Early Humans Dabbled With Fashion a Hundred Thousand Years Ago, Indicate Clues from Moroccan Cave | The Weather Channel – Articles from The Weather Channel

Carnivores were skinned for fur and bone tools were then used to prepare the furs into pelts. (Jacopo Niccolò Cerasoni, 2021)

Carnivores were skinned for fur and bone tools were then used to prepare the furs into pelts.

(Jacopo Niccolò Cerasoni, 2021)

You know what they say: fashion always finds a way back—the return of bootcut jeans from the groovy 60s is a recent example. But we bet it never occurred to you that you’ve probably been borrowing fashion trends from humans from the Pleistocene era—tens of thousands of years ago. And that leather jacket some are so proud of, it’s ancient, literally!

A new study has revealed that the fur and leather clothes that are au courant today were worn by early humans 120,000 and 90,000 years ago!

Studying the artefacts discovered in the Contrebandiers Cave in Morocco, scientists said that these early humans were making specialised bone tools, skinning animals, and then using tools to process these skins for fur and leather. Emily Hallett of the Max Planck Institute for the Science of Human History in Germany, the study’s first author, believes that this work reinforces the idea that early humans in Africa were incredibly innovative and resourceful.

The researchers unearthed 62 bones from layers dating from 120,000 to 90,000 years old that appeared to have been used as tools. Further assessment revealed that these tools are cautiously shaped and polished. Despite their antiquity, the implements were relatively well-made for the tasks at hand, suggesting that people began processing fur and skins with more primitive versions of such tools very early on.

Evolution of clothing lice holds more clues

Bone needles discovered in Siberia, dating from 45,000 to 40,000 years ago, were some of the earliest evidence for clothing among Homo family. Though archaeological evidence is limited, the experts believe our species began manufacturing primitive garments thousands of years before the date of the Moroccan items.

The lice that dwell in our clothes are different from the lice that live on our scalps. Scientists can find out when humans first started wearing clothing by using DNA sequencing to trace when these clothe-loving lice first arose, genetically deviating from their cousins.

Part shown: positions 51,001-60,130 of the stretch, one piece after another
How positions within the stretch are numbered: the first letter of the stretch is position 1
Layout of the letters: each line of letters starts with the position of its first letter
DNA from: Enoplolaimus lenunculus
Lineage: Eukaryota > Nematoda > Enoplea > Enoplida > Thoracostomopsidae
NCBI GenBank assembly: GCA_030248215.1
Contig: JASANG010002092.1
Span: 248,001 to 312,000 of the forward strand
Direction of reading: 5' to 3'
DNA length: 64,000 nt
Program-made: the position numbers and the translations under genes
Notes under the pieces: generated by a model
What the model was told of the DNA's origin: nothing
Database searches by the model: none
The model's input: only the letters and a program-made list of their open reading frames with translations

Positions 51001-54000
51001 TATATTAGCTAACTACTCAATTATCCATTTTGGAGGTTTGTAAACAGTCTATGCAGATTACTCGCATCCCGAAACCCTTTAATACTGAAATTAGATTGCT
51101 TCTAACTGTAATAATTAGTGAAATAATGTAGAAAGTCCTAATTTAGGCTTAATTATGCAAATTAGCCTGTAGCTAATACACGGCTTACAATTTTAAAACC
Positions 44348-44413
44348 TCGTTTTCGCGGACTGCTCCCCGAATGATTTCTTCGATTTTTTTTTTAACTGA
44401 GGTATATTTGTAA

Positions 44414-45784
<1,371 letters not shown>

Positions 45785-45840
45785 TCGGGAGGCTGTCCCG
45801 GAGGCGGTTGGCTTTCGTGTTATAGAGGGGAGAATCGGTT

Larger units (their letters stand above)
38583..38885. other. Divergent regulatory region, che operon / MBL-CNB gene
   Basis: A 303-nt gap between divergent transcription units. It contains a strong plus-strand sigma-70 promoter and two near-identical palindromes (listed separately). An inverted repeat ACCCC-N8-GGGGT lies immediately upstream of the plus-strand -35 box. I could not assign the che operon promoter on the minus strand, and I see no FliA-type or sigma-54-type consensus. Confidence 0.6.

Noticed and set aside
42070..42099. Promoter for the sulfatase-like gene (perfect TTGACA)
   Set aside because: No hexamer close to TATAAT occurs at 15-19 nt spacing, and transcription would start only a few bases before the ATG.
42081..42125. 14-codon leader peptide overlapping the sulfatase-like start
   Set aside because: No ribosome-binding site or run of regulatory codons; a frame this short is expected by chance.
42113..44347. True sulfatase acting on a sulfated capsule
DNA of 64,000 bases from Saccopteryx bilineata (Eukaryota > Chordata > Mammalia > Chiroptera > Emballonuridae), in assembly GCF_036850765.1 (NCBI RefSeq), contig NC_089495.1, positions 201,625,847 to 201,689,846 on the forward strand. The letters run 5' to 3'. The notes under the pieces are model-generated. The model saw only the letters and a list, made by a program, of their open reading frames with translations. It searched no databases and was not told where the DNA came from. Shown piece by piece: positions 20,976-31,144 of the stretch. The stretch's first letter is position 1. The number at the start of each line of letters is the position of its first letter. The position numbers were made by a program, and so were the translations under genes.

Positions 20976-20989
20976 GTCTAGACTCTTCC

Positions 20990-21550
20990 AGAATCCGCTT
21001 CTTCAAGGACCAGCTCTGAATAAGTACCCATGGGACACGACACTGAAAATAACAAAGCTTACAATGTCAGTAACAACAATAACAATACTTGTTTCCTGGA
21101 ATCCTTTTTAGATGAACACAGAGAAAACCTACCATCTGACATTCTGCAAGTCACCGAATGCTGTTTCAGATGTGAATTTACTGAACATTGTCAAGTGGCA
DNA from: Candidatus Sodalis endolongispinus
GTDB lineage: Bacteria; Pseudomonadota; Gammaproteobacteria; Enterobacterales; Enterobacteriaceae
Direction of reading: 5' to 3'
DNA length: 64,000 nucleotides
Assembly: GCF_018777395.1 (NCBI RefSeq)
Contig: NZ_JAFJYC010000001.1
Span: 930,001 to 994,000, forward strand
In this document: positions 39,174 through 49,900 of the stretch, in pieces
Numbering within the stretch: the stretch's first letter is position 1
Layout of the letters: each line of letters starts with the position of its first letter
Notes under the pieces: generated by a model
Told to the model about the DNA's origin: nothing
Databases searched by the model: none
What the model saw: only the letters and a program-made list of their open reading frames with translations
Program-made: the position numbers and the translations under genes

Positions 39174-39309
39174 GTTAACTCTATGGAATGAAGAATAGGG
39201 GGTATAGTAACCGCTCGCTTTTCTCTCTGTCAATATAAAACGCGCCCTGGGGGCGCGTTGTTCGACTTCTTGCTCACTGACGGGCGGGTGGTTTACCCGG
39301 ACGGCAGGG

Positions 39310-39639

A study on the genetic analysis of clothing lice was published a decade ago. It tracked their lineages back in antiquity and showed that Homo sapiens in Africa may have worn clothing as early as 170,000 years ago—a date that matches the facts discovered in the ground in Morocco!

A cave of secrets

Entrance to Contrebandiers Cave, Morocco. (Contrebandiers Project, 2009)

Entrance to Contrebandiers Cave, Morocco.

(Contrebandiers Project, 2009)

Initially, Emily was curious about the diet of early humans and wanted to learn what our Pleistocene ancestors ate and how they hunted animals. She and her team explored the Contrebandiers Cave that lay roughly 800 feet from the Atlantic coastline in Temara, Morocco. But what they found instead was “highly suggestive proxy evidence for the earliest clothing in the archaeological record!”

“These bone tools have shaping and use marks that indicate they were used for scraping hides to make leather and for scraping pelts to make fur. At the same time, I found a pattern of cut marks on the carnivore bones from Contrebandiers Cave that suggested that humans were not processing carnivores for meat but were instead skinning them for their fur,” said Emily.

The team found broad, rounded end objects known as spatulates that were fashioned from bovid ribs. Spatulate-shaped tools are ideal for scraping and thus removing internal connective tissues from leathers and pelts during the hide or fur-working process, as they do not pierce the skin or pelt, they said. The team also found a whale tooth, which appeared to have been used to flake stone.

Remains of sand foxes, golden jackals, and wildcats were found with the bone tools, plainly displaying marks similar to those left during skinning. Other evidence such as incisions on animal’s paws, and other cut marks also supported the hypothesis that early human’s skinned these animals for their skin. There were no signs of butchery or eating on these carnivore species, but merely the cuts required to remove the skin.

Living in style

Hides drying in the sun at Chouara Tannery in Fez, Morocco. (Emily Yuko Hallett, 2009).

Hides drying in the sun at Chouara Tannery in Fez, Morocco.

(Emily Yuko Hallett, 2009)

Humans needed warmer clothes to survive the Ice Age, explaining their need to hunt animals and fashion clothes out of their fur. And this explanation is in tandem with the older theory that most of what early humans and neanderthals did was necessitated by their surroundings.

But the findings from the expedition in the Moroccan cave don’t quite fit this context. The regions around the Contrebandiers Cave have a reasonably mild climate today, just as they did 100,000 years ago. This led Emily Hallet to suggest that those humans probably did not need that kind of warm clothing for survival.

Apart from animal remains, the scientists also found trinkets such as shell beads that wouldn’t have served any nutritional purpose. This was another reason why some researchers believe that the early humans used these articles as ornaments.

With the current evidence, it does look like our Pleistocene ancestors found a way to blend practicality with a bit of whimsy.

The study was published in iScience this month and can be accessed here.


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